04 Apr 2017 16:40 IST

Hindustani music legend Kishori Amonkar paases away

She was recognised as one of the foremost singers in the Hindustani tradition

Music aficionados thronged the home of Kishori Amonkar in central Mumbai today to pay their tributes to the renowned Hindustani classical vocalist, who passed away here last night.

The body of the 84-year-old vocalist will be cremated at the Dadar crematorium this evening, family sources said.

Paying his tributes, Prime Minister Narendra Modi said the demise of Kishori Amonkar is an irreparable loss to the Indian classical music. “Deeply pained by her demise. May her soul rest in peace. The works of Kishori Amonkar will always remain popular among people for years to come,” Modi tweeted.

Amonkar’s body has been kept at Ravindra Natya Mandir in Prabhadevi area to enable people to pay their last respects.

Born on April 10, 1932 in Mumbai, Amonkar was recognised as one of the foremost singers in the Hindustani tradition and as an innovative exponent of the Jaipur gharana.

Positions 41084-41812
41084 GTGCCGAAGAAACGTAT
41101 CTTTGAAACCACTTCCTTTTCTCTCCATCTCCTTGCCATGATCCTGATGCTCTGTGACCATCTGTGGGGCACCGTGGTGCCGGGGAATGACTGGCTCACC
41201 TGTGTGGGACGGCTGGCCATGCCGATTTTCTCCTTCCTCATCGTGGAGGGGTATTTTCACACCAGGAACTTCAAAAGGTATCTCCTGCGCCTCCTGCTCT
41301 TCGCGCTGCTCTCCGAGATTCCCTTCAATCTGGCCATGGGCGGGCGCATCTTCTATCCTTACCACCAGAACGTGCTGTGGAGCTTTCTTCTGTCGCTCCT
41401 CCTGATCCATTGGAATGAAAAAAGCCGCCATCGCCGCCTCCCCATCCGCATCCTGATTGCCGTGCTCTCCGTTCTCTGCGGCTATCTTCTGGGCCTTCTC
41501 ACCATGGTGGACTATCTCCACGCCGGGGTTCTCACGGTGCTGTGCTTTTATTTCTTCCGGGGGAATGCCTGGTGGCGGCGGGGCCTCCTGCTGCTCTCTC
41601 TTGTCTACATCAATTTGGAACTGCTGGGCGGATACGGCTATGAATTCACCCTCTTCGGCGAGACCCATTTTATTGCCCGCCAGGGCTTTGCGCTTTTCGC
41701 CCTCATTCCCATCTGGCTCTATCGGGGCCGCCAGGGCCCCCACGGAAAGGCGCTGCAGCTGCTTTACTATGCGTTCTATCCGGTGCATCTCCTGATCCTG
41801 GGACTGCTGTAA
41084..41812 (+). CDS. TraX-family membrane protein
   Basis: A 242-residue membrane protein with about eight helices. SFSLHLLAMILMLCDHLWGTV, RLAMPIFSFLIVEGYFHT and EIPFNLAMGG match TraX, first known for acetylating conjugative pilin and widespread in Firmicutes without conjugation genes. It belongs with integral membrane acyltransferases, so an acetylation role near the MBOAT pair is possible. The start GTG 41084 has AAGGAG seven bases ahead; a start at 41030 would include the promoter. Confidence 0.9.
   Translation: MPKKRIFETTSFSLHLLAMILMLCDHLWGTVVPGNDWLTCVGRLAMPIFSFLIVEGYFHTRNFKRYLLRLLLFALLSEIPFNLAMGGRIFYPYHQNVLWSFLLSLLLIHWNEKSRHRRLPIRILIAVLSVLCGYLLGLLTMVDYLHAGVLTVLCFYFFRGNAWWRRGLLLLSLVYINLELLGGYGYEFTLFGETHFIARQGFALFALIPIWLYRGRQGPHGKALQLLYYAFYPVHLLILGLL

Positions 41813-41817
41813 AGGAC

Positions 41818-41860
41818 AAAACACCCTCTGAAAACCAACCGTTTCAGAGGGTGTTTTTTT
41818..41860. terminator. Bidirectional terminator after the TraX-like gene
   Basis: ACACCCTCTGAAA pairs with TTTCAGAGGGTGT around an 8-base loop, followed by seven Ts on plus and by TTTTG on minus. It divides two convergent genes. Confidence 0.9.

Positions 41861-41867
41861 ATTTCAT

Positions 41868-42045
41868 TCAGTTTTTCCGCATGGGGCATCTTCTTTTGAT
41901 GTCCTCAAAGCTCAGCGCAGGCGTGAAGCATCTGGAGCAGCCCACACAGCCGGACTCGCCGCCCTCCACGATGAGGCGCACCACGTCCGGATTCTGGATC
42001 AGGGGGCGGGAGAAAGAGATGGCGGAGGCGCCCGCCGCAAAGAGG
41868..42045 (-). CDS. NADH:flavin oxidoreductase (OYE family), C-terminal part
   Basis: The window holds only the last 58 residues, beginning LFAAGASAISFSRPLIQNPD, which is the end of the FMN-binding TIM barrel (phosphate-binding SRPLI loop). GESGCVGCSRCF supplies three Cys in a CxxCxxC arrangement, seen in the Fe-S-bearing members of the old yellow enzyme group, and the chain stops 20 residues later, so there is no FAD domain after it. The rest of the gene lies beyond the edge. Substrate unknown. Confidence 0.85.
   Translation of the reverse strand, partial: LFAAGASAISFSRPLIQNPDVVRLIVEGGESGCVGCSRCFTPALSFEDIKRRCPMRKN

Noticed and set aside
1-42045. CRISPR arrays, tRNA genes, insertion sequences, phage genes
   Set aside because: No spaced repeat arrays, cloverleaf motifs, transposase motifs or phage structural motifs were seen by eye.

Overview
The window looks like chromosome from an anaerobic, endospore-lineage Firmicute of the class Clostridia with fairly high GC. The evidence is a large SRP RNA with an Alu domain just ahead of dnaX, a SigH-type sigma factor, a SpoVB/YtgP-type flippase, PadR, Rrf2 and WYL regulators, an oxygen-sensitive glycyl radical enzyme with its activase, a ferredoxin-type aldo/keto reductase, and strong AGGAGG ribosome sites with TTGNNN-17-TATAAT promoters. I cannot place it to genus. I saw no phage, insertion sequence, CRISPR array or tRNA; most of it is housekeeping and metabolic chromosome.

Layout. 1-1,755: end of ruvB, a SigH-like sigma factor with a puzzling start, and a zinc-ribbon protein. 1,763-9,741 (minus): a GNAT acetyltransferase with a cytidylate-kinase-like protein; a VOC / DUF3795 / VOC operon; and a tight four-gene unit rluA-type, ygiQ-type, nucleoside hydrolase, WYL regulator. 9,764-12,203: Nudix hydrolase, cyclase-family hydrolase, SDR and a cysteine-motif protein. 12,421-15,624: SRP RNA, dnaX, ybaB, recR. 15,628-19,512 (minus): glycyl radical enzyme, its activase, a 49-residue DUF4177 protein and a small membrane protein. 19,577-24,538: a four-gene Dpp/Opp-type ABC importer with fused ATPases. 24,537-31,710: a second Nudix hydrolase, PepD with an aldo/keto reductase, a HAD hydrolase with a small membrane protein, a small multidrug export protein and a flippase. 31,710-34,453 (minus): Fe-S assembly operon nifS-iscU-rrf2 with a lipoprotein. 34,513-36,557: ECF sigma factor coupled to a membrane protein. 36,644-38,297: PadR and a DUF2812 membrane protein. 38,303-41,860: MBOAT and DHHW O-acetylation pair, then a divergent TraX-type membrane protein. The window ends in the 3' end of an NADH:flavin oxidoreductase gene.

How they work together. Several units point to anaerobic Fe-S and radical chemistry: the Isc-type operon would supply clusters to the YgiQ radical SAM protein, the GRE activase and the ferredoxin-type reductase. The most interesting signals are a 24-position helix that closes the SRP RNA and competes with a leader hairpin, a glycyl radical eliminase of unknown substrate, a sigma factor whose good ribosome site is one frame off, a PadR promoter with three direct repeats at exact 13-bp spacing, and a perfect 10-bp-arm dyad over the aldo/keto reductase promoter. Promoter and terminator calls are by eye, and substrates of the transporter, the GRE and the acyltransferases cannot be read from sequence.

Amonkar’s mother was well-known vocalist Mogubai Kurdikar, who trained under Alladiya Khan Saheb, the doyen of the Jaipur gharana.

While learning the finer points and techniques of the Jaipur gharana from her mother, Amonkar also developed her own personal style, which reflected the influence of other gharanas and was generally regarded as an individual variant of the Jaipur tradition.

Amonkar cultivated a deep understanding of her art, largely through extensive study of the ancient texts on music, and her repertoire was grand in its sweep.

She was known primarily for her skillful singing of classical khayal songs set in the traditional ragas of Hindustani music, but also performed the lighter classical thumri repertoire, bhajan, devotional songs and film music.

Regardless of musical genre, her performances were marked by vitality and grace.

As she prioritised the expression of emotion in her music, she frequently departed from the gharana’s conventions of rhythm, ornamentation and broader musical structure in order to intensify the impact of the music.

Besides being a renowned musician, Amonkar was a popular speaker. She travelled throughout India giving lectures, most notably on the theory of rasa (feelings, emotions) in music.

In recognition of her contribution to the arts, she received many awards, including the Padma Bhushan (1987) and Padma Vibhushan (2002), two of India’s top civilian honours.

In 2010, she became a fellow of the Sangeet Natak Akademi, the national academy of music, arts and dance.